This review summarizes studies on miRNA differential regulation related to exposure to crude oil and 20 different crude oil chemicals, such as hydrocarbons, sulphur, nitrogen, and metalcontaining compounds. It may be interesting to explore the possibility of using early post-transcriptional regulators as a potential novel exposure biomarker. Crude oil has been defined as a highly complex mixture of solids, liquids, and gases. Given the toxicological properties of the petroleum components, its extraction and elaboration processes represent high-risk activities for the environment and human health, especially when accidental spills occur. The effects on human health of short-term exposure to petroleum are well known, but chronic exposure effects may variate depending on the exposure type (i.e., work, clean-up activities, or nearby residence). As only two studies are focused on miRNA differential expression after crude-oil exposure, this review will also analyse the bibliography concerning different crude-oil or Petroleum-Related Compounds (PRC) exposure in Animalia L. kingdom and how it is related to differential miRNA transcript levels. Papers include in vitro, animal, and human studies across the world. A list of 10 miRNAs (miR-142-5p, miR-126-3p, miR-24-3p, miR-451a, miR-16-5p, miR-28-5p, let-7b-5p, miR-320b, miR-27a-3p and miR-346) was created based on bibliography analysis and hypothesised as a possible “footprint” for crude-oil exposure. miRNA differential regulation can be considered a Big-Data related challenge, so different statistical programs and bioinformatics tools were used to have a better understanding of the biological significate of the most interesting data.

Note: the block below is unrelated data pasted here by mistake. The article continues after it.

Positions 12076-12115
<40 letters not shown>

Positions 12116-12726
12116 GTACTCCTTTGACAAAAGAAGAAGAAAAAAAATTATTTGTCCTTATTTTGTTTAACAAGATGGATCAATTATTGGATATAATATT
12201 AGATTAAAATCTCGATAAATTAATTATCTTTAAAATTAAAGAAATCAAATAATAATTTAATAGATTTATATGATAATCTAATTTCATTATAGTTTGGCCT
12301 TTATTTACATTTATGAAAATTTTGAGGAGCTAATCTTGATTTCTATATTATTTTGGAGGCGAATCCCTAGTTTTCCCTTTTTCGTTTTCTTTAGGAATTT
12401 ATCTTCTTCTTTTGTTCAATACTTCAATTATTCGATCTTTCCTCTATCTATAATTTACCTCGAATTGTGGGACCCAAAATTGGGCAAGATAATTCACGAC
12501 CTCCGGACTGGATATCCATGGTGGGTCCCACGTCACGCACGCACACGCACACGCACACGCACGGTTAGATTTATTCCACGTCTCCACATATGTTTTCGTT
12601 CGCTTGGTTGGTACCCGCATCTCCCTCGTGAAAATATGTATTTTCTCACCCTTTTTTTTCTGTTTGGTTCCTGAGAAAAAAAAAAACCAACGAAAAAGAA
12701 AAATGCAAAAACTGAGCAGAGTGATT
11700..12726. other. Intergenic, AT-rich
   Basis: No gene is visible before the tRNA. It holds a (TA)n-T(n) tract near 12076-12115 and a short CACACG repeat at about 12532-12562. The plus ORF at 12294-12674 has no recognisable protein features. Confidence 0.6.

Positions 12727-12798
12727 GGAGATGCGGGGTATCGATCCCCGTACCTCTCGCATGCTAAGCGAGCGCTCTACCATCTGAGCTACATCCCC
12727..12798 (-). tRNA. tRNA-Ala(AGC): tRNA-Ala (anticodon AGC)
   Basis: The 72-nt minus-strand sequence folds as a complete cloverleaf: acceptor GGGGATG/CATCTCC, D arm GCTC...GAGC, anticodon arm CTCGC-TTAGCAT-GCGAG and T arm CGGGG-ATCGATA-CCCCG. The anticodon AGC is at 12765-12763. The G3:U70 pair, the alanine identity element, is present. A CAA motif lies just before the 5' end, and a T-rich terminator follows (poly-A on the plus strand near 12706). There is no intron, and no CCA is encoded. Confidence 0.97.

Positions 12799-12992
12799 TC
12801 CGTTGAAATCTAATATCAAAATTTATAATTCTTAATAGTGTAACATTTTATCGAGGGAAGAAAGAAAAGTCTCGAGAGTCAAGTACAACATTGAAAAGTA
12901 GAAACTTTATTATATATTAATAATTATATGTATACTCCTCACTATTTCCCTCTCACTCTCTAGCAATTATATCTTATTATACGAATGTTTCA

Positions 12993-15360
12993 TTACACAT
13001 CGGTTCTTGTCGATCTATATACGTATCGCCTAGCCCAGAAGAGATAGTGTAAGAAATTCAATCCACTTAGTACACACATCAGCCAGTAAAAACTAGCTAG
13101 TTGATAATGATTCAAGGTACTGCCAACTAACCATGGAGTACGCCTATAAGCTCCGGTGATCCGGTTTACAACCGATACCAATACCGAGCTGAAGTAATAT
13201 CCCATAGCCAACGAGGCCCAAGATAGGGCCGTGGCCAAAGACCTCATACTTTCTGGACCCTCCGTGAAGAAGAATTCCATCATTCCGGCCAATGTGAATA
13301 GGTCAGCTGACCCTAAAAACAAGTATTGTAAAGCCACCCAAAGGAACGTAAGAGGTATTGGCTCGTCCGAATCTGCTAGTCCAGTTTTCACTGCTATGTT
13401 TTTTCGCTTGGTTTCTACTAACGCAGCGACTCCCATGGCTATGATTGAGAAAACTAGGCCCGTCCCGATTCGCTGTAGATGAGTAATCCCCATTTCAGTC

File in questo prodotto:
Non ci sono file associati a questo prodotto.